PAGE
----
Also, no matter how many times I volunteer that I’m looking to come out of there with less hair than I came in with, they continue to make odd inquiries about what they should do with those scissors of theirs.  Generally, it reaches a point that I am afraid to answer with an affirmative, lest my hair end up in curlers and I leave with a perm.

“Do they usually layer the sides?”

“Should they?”

“It depends.  Who did it last time?”

“I couldn’t even hazard a guess.  Can you just, you know, make the sides…”

“…shorter?”

“Please.”

At least I have come to understand that when they start offering me a coat of polyurethane, though they usually term it “gel,” we’ve probably reached the end of the cutting potion of the program.

On that note, generally speaking, the stylist usually gets a generous tip for not slitting my throat and having done with me.  Sadly, if there’s any wrath to be expelled, it likely comes from me and is directed at the hapless Taco Bell employee I encounter during my celebratory post-haircut meal.

“Can I help you?”

“In just a minute – I’m just figuring out what I want.”

“Do you have any questions?”

“We’re in a Taco Bell.  No, I don’t have any questions.  Or, wait a minute, I do.  Who in the world thought you needed an apostrophe in ‘nachos’?  Do you have but one nacho?  Is it claiming ownership of something?”

“Uh…”

In his defense, I suppose he wasn’t getting paid enough to deal with my CRaP either.

Mansfield Park: Keepin’ It in the Family

Now before the stream of Jane Austen fangirl hate mail starts to flood the inbox, let me offer this disclaimer: As a bona fide connoisseur – yes, a degreed aficionado – of English literature, I heartily admire and hold dear the epitome of all that is truly “great” about Great Britain – most notably the laudable Jane Austen.  Alongside the wit of Wilde, her entire library holds a cherished spot of honor upon the family bookshelves.  The fervent professions of Mr. Darcy still send me into a swoon, and the long-awaited outpourings of Edward Ferrars set my heart aflutter.  With that said, allow me to offer this addendum: Mansfield Park is an abomination.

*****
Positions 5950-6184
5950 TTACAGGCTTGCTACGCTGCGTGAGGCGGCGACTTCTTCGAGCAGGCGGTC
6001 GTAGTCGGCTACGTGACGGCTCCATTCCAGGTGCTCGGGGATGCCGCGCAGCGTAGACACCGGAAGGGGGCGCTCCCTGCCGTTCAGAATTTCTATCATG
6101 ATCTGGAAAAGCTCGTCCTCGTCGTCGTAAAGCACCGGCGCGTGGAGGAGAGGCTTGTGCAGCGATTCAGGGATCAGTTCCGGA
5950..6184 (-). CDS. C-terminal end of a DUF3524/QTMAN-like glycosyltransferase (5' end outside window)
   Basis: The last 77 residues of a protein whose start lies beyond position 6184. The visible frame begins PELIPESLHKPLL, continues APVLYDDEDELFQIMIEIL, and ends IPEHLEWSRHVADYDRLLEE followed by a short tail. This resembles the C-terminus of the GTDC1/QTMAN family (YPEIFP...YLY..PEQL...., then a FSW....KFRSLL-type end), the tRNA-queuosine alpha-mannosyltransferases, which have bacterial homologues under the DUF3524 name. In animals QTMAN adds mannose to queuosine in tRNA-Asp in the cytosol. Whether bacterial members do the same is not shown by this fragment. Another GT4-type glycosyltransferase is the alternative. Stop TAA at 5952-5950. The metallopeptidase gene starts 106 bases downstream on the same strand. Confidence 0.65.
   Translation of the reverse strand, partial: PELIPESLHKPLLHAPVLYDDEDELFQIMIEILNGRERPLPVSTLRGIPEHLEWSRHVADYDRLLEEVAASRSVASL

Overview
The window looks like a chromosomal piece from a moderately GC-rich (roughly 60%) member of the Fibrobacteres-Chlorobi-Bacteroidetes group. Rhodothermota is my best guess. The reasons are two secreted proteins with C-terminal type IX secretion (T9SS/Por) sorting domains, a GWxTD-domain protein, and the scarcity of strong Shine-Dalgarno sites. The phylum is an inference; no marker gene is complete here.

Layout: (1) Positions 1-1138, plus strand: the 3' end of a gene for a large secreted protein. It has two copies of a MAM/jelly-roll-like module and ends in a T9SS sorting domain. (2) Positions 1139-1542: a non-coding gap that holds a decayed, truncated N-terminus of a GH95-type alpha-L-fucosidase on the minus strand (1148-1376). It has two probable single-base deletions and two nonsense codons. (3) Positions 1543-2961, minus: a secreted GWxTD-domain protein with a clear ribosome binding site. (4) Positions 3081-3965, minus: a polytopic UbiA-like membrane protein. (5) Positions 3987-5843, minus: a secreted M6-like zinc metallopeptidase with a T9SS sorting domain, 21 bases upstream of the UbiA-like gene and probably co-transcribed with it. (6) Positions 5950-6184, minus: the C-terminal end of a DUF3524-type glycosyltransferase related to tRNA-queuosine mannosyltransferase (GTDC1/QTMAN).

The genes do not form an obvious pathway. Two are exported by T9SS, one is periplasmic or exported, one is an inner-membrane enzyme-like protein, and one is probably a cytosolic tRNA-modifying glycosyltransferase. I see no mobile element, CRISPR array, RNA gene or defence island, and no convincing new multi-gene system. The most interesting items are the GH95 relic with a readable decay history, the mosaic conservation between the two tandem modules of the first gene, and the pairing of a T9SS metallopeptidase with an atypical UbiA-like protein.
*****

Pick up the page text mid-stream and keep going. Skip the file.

I take no issue with Ms. Austen’s writing prowess.  As one would expect, the mastery of her pen is apparent upon the page.  Admittedly, the alleged heroine is an insipid wallflower who falls somewhere along the pastel side of the character color wheel, who is even forgettable to the other characters of the same tale.  Take, for instance, the observations of Edmund, the object of her affections:

“‘But where is Fanny? Is she gone to bed?’

“‘No, not that I know of,’ replied Mrs. Norris. ‘She was here a moment ago.’

“Her own gentle voice speaking from the other end of the room […] told them that she was on the sofa.”

Yet the passive, blasé wallflower that is Fanny Price is not wherein my primary complaints lie.  Nay, I instead take issue with the novel’s enthusiastic promotion of cousinly love.  One must first take pity upon the unfortunately – though perhaps aptly – named heroine, Fanny Price.  (Fanny Price?  Not sure, but you might want to check with your local butcher.  It is, however, arguably superior to the designation of her doppelganger, Fanny Pack.)  Poor Fanny – who hands down wins the Crappiest Austen Heroine Naming Contest and whose first name unwittingly summarizes the quality of the plans for marital bliss proposed by her own story.